Search Of Student’s Purse After A Fight Finds Marijuana Case

Here’s WHAT HAPPENED:  SVJ and another student got into a fight.  She was taken to the office.  Mr. Dodds, a school administrator stepped out of the office for a moment.  When he returned he said SVJ looked startled or surprised, put her purse under her arm and her jacket over her shoulder.  He said it looked like she was trying to hide her purse.  Although he did not normally search students after a fight, he decided to have a female school official search SVJ’s purse.  The purse search revealed marijuana.  In court Dodds said they had no information about SVJ’s possession of  a weapon, drugs or other contraband at the time of the fight.  He said the only reason he had her purse searched was her startled look  She was convicted in Juvenile Court, but her conviction was reversed on appeal.opd85f_2.thm

The  reviewing court, pointing to other cases, said  hunches or gut feelings do not add up to “reasonable suspicion” that would lawfully permit a purse search.    Specifically, there were no facts,  known by Dodds at the time of the fight,  that  SVJ’s purse might contain drugs, a weapon or other contraband.   The fact she “looked startled” did not provide facts that were legally sufficient to justify searching her purse.  If there was some facts that the students were fighting over drugs or the students were high on drugs,  then searching her purse would be justified.  Here the were no facts  known at the time of the fight (or produced after the fight) that justified searching SVJ’s purse.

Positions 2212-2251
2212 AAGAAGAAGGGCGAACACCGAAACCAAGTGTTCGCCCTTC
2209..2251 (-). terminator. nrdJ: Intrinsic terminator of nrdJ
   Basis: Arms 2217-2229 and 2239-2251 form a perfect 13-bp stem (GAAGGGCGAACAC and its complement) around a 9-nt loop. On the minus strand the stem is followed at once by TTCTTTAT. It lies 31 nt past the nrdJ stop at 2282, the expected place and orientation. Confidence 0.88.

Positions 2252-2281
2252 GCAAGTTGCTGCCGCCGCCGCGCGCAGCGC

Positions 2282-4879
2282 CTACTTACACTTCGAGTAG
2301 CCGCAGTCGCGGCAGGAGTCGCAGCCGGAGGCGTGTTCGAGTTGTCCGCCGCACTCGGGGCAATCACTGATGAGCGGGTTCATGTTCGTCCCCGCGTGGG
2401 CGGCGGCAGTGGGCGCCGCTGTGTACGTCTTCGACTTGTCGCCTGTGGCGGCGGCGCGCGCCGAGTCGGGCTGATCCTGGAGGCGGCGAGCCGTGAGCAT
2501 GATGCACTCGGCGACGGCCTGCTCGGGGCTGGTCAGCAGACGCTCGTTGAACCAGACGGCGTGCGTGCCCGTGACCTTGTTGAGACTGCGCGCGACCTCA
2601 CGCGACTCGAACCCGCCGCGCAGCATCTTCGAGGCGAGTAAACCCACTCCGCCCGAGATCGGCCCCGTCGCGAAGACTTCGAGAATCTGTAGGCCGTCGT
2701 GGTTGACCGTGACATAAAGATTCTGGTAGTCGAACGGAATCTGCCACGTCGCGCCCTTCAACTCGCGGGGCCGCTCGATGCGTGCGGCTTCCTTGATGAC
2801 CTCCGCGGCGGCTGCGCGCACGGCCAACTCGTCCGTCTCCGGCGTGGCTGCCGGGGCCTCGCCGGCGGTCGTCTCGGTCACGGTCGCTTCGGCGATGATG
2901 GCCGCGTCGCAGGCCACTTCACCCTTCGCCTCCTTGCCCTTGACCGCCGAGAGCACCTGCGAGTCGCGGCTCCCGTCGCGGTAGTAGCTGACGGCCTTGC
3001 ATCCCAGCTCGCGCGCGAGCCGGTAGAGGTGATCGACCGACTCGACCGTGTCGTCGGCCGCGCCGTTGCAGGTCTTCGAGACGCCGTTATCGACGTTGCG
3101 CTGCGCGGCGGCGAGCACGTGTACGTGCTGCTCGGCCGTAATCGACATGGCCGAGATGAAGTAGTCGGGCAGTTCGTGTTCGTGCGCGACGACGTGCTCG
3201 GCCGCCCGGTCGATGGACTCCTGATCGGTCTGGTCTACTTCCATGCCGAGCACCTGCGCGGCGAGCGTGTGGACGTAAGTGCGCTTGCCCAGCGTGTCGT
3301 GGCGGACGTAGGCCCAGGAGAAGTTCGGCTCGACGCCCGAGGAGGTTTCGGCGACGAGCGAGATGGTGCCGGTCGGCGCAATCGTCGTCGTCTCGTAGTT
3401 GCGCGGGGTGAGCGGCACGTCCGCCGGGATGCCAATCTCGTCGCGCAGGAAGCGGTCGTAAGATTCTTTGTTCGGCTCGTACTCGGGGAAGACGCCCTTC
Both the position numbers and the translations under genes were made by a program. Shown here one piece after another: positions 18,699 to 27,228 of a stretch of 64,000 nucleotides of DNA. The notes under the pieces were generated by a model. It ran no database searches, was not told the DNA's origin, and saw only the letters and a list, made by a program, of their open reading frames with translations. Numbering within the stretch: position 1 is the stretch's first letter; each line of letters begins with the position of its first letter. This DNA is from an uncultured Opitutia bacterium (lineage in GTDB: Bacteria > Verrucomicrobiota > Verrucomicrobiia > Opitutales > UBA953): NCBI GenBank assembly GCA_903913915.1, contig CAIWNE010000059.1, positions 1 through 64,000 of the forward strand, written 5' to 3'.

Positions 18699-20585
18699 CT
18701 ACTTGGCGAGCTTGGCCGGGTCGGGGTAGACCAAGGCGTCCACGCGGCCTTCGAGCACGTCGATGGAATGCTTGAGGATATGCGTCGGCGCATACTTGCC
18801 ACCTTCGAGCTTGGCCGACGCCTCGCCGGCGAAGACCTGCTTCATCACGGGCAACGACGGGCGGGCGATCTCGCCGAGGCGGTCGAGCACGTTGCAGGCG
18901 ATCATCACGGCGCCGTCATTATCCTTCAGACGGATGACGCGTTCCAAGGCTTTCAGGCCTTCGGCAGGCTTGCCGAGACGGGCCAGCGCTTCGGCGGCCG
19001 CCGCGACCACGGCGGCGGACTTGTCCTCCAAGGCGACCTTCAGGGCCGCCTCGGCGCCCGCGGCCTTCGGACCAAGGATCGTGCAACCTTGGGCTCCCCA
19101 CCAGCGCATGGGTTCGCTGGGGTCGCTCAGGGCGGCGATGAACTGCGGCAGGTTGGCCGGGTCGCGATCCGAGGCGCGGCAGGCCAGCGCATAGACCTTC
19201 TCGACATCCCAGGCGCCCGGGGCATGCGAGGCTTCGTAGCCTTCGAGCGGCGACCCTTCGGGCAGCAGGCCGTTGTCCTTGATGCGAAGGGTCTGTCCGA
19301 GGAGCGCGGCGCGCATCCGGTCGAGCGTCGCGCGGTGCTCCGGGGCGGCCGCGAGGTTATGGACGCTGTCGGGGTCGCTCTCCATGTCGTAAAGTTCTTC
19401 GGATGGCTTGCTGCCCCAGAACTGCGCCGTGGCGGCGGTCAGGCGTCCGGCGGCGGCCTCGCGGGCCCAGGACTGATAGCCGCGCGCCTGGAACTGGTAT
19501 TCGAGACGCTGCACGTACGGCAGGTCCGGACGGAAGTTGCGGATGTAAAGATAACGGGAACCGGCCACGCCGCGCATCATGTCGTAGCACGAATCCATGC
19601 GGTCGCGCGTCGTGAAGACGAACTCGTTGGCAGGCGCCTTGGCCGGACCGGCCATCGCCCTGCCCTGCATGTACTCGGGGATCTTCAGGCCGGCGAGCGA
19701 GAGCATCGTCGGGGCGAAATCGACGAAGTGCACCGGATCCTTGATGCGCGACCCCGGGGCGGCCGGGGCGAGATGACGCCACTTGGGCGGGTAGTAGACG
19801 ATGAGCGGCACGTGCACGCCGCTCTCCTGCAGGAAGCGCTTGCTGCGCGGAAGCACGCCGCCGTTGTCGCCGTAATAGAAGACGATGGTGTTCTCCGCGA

The learning point for school officials is this – even if the detention of the student is based on reasonable suspicion (as it was here)  the scope of a search after the detention must be directly related to the reason for stopping the student in the first place.  Here it was just a fight.   In this court’s view, when he directed the search of her purse, Mr. Dodds was acting more on a “hunch” rather than on facts.     Courts do not like searches based on speculation, hunches or conjecture – they want facts.    Accordingly,  this court held the scope of the search (after a valid detention) violated SVJ’s 4th Amendment  search and seizure rights.  Because it was an unlawful search,  the marijuana recovered could not be used as evidence in court.   These cases are all FACT SPECIFIC.  Therefore, school policies must be based on facts.


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